i guess my problem is, if you acknowledge this possibility: does it not logically follow that, likewise, allowing someone running as an open fascist to win might have the same or worse impact as you’re trying to avoid? because i would personally consider the argument “if Trump wins, fascism will be given a greenlight” more likely than the argument “if Biden wins, genocide will be given a greenlight” for a variety of reasons, and i would consider it more harmful if it occurred too. that’s for a few reasons: the overall shift in the party has been to the left and i think that’s far more likely to continue than a shift to the right; there’s a flourishing left-critical tendency within the Democratic Party; the overall American left the strongest it’s been in a long time, etc.

but i think most immediately it’s because i would contest the logical validity of the second argument at all. the contemporary US is a post settler-colonial society and most of its land area was acquired through genocidal processes given sanctity by the legal system. to me Biden is neither establishing a new norm nor deviating from an old one—he’s just a part of a long-normalized string of presidents like this.[1] in my mind trying to break the cycle by punishing him might be cathartic but will be politically fruitless and unlikely to produce the introspection you’re seeking. by contrast: i would argue we have not really had a fascist president—authoritarian, racist, white supremacist, truly evil? probably yes, but not fascist[2]—and so Trump winning would be a catastrophic normalization of that political tendency which we’ve to this point avoided. it would have extreme ramifications both domestically and globally, especially for the left.

and i will reiterate that i believe it entirely likely that you’re going to get a larger, more sweeping genocide from Trump and his followers than is happening in Palestine if he is given the power to do that. (it’s also obvious he’s going to continue that one based on his positioning since October 7.) we’re already seeing efforts in places like Arizona to make it de facto legal to murder undesirables like undocumented immigrants–the dehumanization needed for widespread killing to begin is clearly high in some parts of the Republican Party. in all of this space, i just don’t see very many compelling arguments for why the utilitarian perspective of harm reduction should be discarded here.

  1. indeed i think you could charge nearly every president since the US’s inception as being complicit in or directly responsible for at least one genocide. ↩︎

  2. i also have a hard time fitting most contemporary presidents into these categories in terms of governance even though i think these descriptors are accurate for most of them. i think Reagan is probably the most explicit offender in this regard, but even so i think it’s obvious there is a lot of distance in outcome between how he governed and how Trump has/wants to. ↩︎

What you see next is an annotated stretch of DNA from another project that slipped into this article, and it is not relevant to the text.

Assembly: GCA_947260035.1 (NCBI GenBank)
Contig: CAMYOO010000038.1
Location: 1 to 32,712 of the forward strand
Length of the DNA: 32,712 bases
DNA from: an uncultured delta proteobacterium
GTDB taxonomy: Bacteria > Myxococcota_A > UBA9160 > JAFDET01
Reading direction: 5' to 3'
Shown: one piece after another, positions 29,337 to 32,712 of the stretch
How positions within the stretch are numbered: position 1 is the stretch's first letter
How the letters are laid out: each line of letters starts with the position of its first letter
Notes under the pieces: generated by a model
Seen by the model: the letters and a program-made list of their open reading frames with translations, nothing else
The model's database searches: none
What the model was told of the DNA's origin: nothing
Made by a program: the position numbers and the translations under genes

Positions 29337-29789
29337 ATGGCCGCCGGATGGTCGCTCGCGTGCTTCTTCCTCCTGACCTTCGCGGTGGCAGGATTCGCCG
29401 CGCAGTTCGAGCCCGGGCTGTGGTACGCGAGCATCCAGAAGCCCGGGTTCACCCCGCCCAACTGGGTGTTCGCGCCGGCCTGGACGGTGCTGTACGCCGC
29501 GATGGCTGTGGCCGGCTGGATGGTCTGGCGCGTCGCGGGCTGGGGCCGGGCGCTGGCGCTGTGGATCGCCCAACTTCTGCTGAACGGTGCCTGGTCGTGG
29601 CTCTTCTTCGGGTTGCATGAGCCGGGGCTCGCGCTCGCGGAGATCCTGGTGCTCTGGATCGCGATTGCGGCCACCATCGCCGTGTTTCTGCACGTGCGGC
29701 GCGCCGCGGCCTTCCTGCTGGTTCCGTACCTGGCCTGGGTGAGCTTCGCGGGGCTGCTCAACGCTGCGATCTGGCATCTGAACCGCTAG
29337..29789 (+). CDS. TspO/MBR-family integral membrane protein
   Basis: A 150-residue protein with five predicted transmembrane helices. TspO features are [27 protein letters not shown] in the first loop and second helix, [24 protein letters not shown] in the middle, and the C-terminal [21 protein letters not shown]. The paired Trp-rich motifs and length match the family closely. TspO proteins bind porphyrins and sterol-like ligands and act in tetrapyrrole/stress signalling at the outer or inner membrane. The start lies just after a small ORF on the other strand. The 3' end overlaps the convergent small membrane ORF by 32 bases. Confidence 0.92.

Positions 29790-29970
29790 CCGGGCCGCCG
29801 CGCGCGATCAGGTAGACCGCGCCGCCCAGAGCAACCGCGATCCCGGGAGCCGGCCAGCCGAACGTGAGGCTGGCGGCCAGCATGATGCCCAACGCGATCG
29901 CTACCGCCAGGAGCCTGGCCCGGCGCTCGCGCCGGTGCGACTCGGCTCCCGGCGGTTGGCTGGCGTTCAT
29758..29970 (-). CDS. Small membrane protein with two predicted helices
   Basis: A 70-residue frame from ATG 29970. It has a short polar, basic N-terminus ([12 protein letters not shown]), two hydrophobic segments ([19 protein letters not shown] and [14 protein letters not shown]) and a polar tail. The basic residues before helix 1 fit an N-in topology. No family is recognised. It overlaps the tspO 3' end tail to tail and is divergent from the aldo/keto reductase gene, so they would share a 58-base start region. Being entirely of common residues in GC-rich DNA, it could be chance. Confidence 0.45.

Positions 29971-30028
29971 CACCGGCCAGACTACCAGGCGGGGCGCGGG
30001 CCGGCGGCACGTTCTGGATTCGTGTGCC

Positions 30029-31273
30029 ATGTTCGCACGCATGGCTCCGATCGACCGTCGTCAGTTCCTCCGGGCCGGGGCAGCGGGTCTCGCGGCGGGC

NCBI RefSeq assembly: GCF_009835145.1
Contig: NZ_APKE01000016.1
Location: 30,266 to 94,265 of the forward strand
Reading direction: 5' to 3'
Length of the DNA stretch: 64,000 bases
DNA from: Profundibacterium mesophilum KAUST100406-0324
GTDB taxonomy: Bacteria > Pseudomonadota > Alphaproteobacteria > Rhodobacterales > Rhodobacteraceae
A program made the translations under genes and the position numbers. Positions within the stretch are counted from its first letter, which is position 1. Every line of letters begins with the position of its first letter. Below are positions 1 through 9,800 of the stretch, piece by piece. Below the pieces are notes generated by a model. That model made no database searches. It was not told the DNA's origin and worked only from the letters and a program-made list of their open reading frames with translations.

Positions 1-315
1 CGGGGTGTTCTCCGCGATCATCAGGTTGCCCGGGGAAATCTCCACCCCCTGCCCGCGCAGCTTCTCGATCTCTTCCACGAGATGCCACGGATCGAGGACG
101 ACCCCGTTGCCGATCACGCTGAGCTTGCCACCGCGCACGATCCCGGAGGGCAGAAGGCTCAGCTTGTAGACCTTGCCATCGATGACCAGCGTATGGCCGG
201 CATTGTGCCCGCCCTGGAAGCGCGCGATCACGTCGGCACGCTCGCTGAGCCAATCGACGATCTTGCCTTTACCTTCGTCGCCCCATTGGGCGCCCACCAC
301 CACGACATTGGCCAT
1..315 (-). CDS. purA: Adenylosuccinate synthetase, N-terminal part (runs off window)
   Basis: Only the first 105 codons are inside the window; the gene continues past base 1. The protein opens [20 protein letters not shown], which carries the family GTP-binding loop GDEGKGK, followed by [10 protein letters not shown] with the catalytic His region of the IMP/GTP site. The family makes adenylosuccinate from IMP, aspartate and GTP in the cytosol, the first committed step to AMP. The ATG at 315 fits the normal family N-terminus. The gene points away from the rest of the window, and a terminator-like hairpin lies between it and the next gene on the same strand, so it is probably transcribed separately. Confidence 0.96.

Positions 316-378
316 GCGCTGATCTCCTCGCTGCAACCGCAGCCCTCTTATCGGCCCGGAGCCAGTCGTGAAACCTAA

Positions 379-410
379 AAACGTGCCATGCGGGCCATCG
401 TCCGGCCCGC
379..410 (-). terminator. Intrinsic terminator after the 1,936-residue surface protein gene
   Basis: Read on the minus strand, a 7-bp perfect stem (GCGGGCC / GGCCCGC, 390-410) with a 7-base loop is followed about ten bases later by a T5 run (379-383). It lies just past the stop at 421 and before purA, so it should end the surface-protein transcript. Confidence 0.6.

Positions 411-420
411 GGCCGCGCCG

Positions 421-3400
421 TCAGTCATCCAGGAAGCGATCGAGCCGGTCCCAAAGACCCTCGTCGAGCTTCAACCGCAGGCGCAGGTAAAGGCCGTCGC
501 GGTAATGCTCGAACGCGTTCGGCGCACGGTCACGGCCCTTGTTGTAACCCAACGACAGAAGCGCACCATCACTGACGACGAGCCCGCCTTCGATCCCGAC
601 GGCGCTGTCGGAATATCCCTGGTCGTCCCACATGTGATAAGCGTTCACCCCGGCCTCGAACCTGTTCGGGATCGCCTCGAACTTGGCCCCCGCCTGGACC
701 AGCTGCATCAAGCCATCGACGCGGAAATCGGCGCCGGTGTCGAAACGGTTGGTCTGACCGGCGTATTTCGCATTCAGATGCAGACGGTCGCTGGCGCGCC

What is your annual income at the moment and do you think you can transition to your own 501c3 in a reasonable time frame.

speaking personally: no, probably not. there are a lot of hurdles we’d have with trying that even in non-rushed circumstances. separately i think it’s unlikely an arrangement of this sort would work. over the past 5 months we’ve averaged about $415/mo after expenses, which works out to around $5,000 a year. taking contributions before expenses this is probably closer to $7,200 or more over a given 12 month interval.

in my mind voting in our current system is just pretty straightforward utilitarian calculus (and can’t be anything else): you should vote for the option which will do the least harm and has the highest probability of winning. even if you, say, accept that Biden and Trump are equal on I/P, that just means you should look to other issues on which they are distinct–and they are distinct on basically every other issue in a way that clearly suggests Biden to be the best choice you can make here.

take just the Autocracy Tracker, which makes it unambiguous that Trump, if he wins, is planning a sweeping authoritarian wave of deportations, purges, restrictions of civil rights, and repression of minority groups and ideological groups he disagrees with. much of this is, in a sense, already happening here and already a form of genocide against some groups (trans people most prominently–it is now de facto illegal to be trans and legal to bring harm to trans people in large portions of the US). a Trump win will probably ensure there is no safe place for such groups in this country anymore.

on a moral level: i am just not sympathetic to the idea that voting for Biden constitutes blood on your hands in a meaningful way. i think if you accept this line of argumentation, you would ultimately have to bite the bullet that this could also be said of paying taxes[1]–and i certainly don’t begrudge people for paying their taxes even as this lines the pocket of the war machine, so then why should judge them for voting? in general: by virtue of existing within a state, you will always be complicit to some degree in the crimes of that state, regardless of what you do to extricate yourself from supporting them. so i just don’t think that abstention from voting or voting for a more morally defensible alternative actually cleans your hands of the blood being perceived here.

separately, and more pragmatically: there is no compelling third party with anywhere near a possibility of winning or even scoring a “symbolic victory.” a vote for a leftist third party right now is, in a real sense, a vote wasted–because these parties are incompetent, fractured, and full of people who are not serious candidates. even with the Green Party (by far the most electorally advanced of them) nobody has ever trembled at their influence and in practice they mostly seem to exist to waste a lot of the money given to them on quixotic presidential candidates. imo: any actual movement challenging the power–your DSAs, for example–is going to be built from the ground up and not imposed through the presidency, and is only going to use electoralism as one of its several political arms.

  1. arguably, it’s even more true of paying taxes than of voting: votes may make no difference in whether something happens or not, but taxes actively make them possible ↩︎

yeah, we’re vaguely aware of some of these. hopefully, when we reach out to OCF they’ll be able to hand us off to one of them or something like that–but obviously, it’s a good idea to have a backup plan, and you don’t just want to have the single basket of eggs after the rug gets pulled out from under you like this

today is apparently just a bloodbath day in gaming generally. Deck Nine is also laying 20% of its staff off, and esports company ESL Faceit Group is laying off 15%

technofetishism–if there’s anything local politicians love it’s sounding hip and getting Cool Headlines over boring but practical technology that actually works